The Azure login action has been updated to use the GitHub token if it is available. It will also perform the token exchange with Azure AD and get an Azure AD access token. Later actions can use this Azure AD token to deploy to Azure resources.

- name: 'Az CLI login'
      uses: azure/login@v1
        client-id: <your Azure AD Application id>
        tenant-id: <your Azure AD tenant id>
        subscription-id: <your Azure subscription id>

Notice there are no Azure AD secrets passed to the Azure login action.

Other than these changes, the rest of your workflow remains unchanged.

Digging into the details of the end-to-end flow.

Now that we saw how to configure all the pieces for this to work, let’s look at a few parts to understand them better.

The initial GitHub token

When you add permission to the workflow to enable tokens, GitHub first issues a bearer token in an environment variable. Subsequent actions need this token to request a GitHub JWT that represents the repo and job details.

Using the bearer token to get a GitHub JWT

Actions, such as azure/login@v1.4.0, will use the bearer token issued to the workflow to request a JWT token with Azure AD as the audience. You can also choose to get the JWT token on your own if you prefer to write your custom actions. Here is an example:

 - run: |
     echo ::set-output name=JWTTOKEN::$(curl -H "Authorization: bearer $bearerToken" $runtimeUrl | jq -r ".value")
   id: tokenForAAD

Anatomy of a GitHub JWT token

The GitHub JWT token consists of multiple claims that identify the specifics of the repo and the job. See the anatomy of the GitHub JWT. Azure AD will only use the issuer, subject, and audience claims in the GitHub JWT.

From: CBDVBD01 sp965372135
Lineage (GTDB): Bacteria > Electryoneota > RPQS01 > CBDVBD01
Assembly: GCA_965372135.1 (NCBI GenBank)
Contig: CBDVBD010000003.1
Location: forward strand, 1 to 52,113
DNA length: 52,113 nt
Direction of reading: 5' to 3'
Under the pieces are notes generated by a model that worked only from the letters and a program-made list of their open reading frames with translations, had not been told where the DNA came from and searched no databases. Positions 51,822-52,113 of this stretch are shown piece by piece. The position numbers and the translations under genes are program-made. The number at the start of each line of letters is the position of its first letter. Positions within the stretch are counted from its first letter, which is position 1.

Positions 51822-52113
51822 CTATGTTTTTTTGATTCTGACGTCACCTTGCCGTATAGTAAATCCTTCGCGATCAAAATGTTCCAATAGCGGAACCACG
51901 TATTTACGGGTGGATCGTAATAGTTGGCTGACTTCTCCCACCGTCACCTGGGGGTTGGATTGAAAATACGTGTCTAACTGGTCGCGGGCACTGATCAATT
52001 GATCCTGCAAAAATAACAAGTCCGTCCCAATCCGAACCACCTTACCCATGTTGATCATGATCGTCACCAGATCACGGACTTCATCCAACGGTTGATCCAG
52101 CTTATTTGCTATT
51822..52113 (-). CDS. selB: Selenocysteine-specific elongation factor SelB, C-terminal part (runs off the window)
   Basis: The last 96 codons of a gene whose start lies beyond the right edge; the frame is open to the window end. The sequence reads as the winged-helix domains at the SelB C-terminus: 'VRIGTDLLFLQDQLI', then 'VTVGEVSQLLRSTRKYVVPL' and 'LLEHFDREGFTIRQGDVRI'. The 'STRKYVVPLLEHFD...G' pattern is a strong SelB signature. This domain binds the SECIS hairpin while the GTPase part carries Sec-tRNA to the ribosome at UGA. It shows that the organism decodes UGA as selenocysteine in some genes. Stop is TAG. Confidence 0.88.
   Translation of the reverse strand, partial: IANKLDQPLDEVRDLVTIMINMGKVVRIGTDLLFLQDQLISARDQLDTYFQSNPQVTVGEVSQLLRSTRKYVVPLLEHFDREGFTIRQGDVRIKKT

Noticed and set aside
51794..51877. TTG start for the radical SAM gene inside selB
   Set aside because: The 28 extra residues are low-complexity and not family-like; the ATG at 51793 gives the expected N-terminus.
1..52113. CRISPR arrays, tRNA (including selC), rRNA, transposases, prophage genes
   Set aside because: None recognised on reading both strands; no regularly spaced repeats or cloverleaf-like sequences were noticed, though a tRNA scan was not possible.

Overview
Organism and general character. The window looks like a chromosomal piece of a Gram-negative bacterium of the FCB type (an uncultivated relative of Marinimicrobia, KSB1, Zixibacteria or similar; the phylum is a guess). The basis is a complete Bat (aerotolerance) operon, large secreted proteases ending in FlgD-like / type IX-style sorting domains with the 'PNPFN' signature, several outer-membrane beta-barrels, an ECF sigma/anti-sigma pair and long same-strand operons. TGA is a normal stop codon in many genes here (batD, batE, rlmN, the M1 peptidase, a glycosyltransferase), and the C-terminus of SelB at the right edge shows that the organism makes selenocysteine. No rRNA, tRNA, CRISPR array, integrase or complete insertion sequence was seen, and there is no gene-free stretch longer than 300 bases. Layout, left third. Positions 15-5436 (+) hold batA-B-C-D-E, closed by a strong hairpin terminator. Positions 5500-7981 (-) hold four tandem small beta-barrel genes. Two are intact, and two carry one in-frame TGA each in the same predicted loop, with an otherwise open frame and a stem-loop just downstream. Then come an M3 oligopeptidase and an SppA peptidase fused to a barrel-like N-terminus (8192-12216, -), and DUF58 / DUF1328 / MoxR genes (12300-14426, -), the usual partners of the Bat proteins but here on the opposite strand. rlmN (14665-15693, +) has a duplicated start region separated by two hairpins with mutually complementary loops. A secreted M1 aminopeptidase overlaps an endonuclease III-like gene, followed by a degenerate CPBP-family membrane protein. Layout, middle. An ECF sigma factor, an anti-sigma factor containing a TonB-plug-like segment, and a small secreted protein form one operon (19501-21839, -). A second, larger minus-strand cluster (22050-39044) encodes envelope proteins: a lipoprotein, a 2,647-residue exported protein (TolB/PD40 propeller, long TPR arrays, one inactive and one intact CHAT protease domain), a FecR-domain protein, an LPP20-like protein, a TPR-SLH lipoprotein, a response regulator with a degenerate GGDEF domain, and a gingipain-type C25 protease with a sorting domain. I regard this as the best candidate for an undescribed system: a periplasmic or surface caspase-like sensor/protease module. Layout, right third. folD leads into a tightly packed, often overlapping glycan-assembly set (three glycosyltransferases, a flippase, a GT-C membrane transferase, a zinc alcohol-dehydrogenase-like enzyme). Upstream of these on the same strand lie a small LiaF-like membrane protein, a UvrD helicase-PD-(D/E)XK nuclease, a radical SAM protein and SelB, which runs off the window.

The default lifetime for the GitHub JWT is 1 hour. Workflows that run for longer durations will need additional work in keeping the tokens refreshed.

A note on the audience for the JWT token

By default, GitHub issues JWT tokens with the audience being the org name ( When dealing with multiple identity providers within a job, it is a good security practice to request tokens with a different audience value for each of these providers. This avoids security issues such as a token presented to one provider cannot be misused to access resources protected by another identity provider.

For Azure AD, the recommended value of this audience is api://AzureADTokenExchange. However, you can choose to customize this to another audience value. Just make sure the audience configured on the Azure AD application for this trust relationship matches what is in the GitHub JWT. The azure/login action uses the recommended value and the Azure AD portal defaults to this recommended value. This avoids mistakes such as the audience value in the federated credential not matching the one in the JWT.

In conclusion

Azure AD workload identity federation is a new capability that allows you to get rid of secrets in the GitHub Actions workflow. Stay tuned for many more scenarios where this capability can be used to get rid of secrets.

If you have any comments, feedback or suggestions on this topic, I would love to hear from you. DM me on twitter